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Kenya lost Sh80b in tourism revenue due to coronavirus

By Noel Wandera
Tuesday, June 30th, 2020
Tourism CS Najib Balala. Photo/Courtesy
In summary
    • Tourism sector is one of the leading sources of foreign exchange, earning Sh163.56 billion for the country last year, which had been expected to grow one per cent in 2020.
    • Balala said the ministry will only focus on domestic tourism for the remainder of 2020 as international travel restrictions are expected to be in place in order to curb the spread of Covid-19.
    • On July 6, President Uhuru Kenyatta is expected to address the Nation on the review of the containment measures that have so far been given including the cessation of moment in and out of Nairobi, Mombasa and Mandera counties and also the dusk -to-dawn curfew.

Kenya has lost Sh80 billion so far in tourism revenue, about half of last year’s total, due to the coronavirus crisis, Tourism Cabinet Secretary Najib Balala said yesterday.

Balala said the situation could get worse before improving, with the performance projected to dip by a massive 70 per cent this year.

Balala gave the grim statistics w when he received a report on the impact of Covid-19 pandemic on tourism in the country.

Research findings from the Kenyatta University-based Global Tourism Resilience Crisis Management Satellite Centre (GTRCMC) show that the country will certainly not garner one million international arrivals this year.

Esther Munyiri, the lead researcher at GTRCMC, on whose findings Balala based his projections, said the decrease will be progressive, depending on the month the sector is opened up.

“If we open in July, we shall receive 861,000, with 615,000 international tourists arriving in September, and 450,000 in the third scenario, which is December,” said Munyiri.

The statistics were released yesterday, even as hotels across the country, and especially in Maasai Mara are recording negligible bookings during the peak June to September season when tourist visit the game reserve to witness almost two million wildebeest migrate from Tanzania’s Serengeti to the south of Kenya’s Masai Mara in search of lush grazing grounds and life-giving water. Tourism is a major foreign exchange earner and contributes 10 per cent to the country’s gross domestic product.

It employs either directly or indirectly, 1.6 million. Last year, it generated receipts worth Sh163.5 billion from 2 million arrivals, a figure Balala said will fall far below in 2020. 

“In 2020/21, we will get back less than 30 per cent,” said Balala, equivalent to Sh48.9 billion.

Aviation sector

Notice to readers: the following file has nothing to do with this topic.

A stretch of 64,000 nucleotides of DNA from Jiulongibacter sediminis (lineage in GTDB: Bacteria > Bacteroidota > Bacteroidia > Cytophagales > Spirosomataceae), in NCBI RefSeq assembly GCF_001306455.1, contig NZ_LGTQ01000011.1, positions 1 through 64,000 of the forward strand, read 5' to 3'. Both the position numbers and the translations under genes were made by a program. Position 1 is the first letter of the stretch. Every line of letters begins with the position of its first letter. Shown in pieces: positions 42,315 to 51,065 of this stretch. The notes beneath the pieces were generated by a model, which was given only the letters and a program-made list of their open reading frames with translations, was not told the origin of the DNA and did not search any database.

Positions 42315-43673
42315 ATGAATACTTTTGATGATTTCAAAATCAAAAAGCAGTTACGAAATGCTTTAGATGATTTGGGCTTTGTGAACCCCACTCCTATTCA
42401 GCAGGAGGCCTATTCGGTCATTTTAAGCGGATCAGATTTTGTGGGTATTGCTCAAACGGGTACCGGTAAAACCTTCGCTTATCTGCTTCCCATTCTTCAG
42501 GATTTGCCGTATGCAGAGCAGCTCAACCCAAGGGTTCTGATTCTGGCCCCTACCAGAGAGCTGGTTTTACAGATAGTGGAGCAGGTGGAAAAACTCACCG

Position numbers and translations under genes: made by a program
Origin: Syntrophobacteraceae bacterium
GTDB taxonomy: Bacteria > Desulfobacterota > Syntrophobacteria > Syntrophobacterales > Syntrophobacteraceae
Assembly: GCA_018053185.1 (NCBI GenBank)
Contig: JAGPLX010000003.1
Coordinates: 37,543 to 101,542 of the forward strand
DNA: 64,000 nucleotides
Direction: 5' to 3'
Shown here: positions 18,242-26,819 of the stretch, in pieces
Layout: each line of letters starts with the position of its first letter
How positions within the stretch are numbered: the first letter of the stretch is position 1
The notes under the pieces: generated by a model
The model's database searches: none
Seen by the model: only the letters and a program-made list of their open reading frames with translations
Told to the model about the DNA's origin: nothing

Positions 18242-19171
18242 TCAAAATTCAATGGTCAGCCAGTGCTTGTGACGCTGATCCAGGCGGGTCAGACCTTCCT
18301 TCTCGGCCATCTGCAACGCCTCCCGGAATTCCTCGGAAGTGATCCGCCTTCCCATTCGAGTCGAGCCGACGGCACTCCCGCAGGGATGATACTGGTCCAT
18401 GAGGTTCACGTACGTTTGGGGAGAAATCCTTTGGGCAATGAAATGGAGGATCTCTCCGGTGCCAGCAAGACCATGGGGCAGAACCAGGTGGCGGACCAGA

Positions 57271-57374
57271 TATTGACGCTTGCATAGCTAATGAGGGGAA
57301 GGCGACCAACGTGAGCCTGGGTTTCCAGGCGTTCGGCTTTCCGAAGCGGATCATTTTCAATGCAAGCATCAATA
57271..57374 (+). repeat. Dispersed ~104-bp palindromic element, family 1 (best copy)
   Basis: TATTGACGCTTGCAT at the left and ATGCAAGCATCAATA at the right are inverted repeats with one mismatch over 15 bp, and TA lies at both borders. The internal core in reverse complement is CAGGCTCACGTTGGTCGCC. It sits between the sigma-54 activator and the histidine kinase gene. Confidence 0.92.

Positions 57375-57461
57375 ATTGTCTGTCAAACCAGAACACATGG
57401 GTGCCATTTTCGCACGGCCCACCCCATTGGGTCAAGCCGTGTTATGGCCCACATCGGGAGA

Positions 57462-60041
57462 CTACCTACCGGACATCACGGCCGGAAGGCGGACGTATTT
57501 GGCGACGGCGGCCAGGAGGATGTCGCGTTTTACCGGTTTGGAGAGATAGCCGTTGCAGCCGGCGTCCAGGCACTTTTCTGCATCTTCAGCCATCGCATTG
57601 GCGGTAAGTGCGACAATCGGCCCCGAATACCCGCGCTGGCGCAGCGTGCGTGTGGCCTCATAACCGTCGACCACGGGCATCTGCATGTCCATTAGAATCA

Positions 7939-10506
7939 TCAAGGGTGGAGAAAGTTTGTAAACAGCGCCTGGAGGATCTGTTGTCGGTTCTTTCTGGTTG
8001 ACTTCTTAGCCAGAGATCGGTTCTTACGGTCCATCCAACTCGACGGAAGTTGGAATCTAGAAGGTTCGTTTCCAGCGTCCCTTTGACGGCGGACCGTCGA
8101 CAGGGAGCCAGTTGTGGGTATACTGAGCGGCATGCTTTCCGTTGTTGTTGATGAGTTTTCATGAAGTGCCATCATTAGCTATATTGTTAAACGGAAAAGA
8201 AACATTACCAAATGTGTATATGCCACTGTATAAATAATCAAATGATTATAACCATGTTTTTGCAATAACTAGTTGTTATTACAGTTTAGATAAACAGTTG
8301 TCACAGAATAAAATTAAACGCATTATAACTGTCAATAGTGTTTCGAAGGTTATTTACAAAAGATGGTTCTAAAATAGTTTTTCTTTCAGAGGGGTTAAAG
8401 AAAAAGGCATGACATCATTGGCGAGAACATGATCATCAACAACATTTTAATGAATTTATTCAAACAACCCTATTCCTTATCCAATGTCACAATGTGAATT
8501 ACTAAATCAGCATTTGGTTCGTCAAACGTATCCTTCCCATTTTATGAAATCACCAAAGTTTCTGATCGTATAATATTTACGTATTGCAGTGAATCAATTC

The industry’s performance drivers include aviation sector, which the CS said has been grounded for the first six months. Others are security, political instability, ease of doing business and marketing efforts. 

Excitement is already building up in the sector, in anticipation of the reopening, especially after President Uhuru Kenyatta, in a virtual Corporate Council of African (CCA) Leaders Forum last Friday hinted at the resumption of domestic flights presumably after the lock downs are lifted on July 6th to gauge the country’s preparedness before resumption of international flights.

“First and foremost, just to answer the question on KQ. We are going to be starting domestic flights and this is what we are going to use over let’s say the next couple of days because we are opening up the lockdown that we’ve had between counties. 

And ultimately I think that’s what’s going to set the pace for getting a day for us to open up now once again to international flights,” President Kenyatta had said.

The GTRCMC research is now advancing a medium term recovery strategy that anticipates the sector will open up from July 6 to December , starting with domestic tourism, regional tourism, and culminating in international arrivals in December.

Within this period, recovery efforts will revolve around targeting Kenya’s almost 1.02 million middle class, and a suggested one-week nation-wide holiday in August.

Domestic tourism

However, to attract Kenyans to participate in domestic tourism, Balala said a new pricing model was required as the packages were too expensive.

“If the pricing is too high, you won’t get locals participating in domestic tourism,” he said in reference to tour operators who charge as much as $300 (Sh3,1950) per trip to destinations such as Maasai Mara Game Park.

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